Progress on jail reforms

After eight deaths at the county jail since 2010, Snohomish County Sheriff Ty Trenary unveiled plans Tuesday to ramp up medical services and other reforms. It’s a promising move, a harbinger, we hope, of a comprehensive strategy and clear-eyed leadership style.

Trenary’s proposal not only makes whole the need to tackle the jail’s poor delivery of health services, but responds to systemic challenges, including the lure of drawing “contract” inmates.

The broader dilemma of mental-health delivery and a first-responder MO of ferrying the mentally ill to the county lockup demands regional, cross-sector leadership. Currently in Snohomish County, in-patient psychiatric beds for adults are available only at Swedish/Edmonds hospital. The hoosegow doubles as the county’s psychiatric facility.

As The Herald’s Eric Stevick and Rikki King report, Trenary’s plans include additional nurses and mental-health professionals, transitioning to electronic medical records and enhanced screening of inmates before they’re booked. In the short-term, the jail will hire a three-day-a-week doctor. The position may become fulltime in 2014, budget-permitting.

Trenary, appointed in July to replace John Lovick, embraces an inventory/best practices model. In March, then-Sheriff Lovick requested operational advice from the National Institute of Corrections, a division of the U.S. Department of Justice. Authorities already visited the jail and its medical unit and return again next month before finalizing their recommendations.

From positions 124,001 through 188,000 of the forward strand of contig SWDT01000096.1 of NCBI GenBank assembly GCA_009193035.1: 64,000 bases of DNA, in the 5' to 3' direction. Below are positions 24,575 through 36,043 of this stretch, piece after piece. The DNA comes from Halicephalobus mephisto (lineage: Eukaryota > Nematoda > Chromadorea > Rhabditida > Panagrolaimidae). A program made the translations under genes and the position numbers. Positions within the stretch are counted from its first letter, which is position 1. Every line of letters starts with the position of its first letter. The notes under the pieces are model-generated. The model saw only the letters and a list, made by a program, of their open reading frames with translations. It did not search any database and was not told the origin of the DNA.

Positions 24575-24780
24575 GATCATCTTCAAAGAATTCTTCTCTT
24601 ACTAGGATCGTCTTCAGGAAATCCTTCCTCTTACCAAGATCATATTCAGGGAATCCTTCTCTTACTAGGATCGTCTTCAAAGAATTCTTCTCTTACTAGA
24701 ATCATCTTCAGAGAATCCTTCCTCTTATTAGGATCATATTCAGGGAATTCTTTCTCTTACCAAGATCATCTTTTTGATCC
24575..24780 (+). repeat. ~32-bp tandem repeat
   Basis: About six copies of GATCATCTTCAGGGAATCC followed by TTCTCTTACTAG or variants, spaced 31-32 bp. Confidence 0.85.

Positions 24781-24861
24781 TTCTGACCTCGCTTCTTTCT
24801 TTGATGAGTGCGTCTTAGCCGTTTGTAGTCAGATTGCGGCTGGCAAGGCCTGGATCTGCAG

Trenary turned to the Pierce County Sheriff’s office for an impartial once-over. As Stevick and King write, Pierce County has faced similar jail troubles. The takeaway was elemental: “Their concern is we didn’t have enough medical staffing,” Trenary said

The sheriff also underlined the need to review inmates accepted under contract from other jurisdictions. The contracts generate money for the jail, but the inmates often are freighted with medical and psychiatric problems.

Lastly, the jail brings into focus the need for an independent county ombudsman to police complaints (not on the official reform list, so a gentle elbow.) Using the King County Ombudsman’s office as a template, citizens would have a vehicle to investigate accusations against administrative agencies, from the jail, to the Sheriff’s office, to the office of the county executive. In King County, half of the cases center on the county jail.

The mission is to facilitate a solution in real time and resolve problems quickly. The approach creates a culture of accountability.

And accountability, at last, appears within sight.

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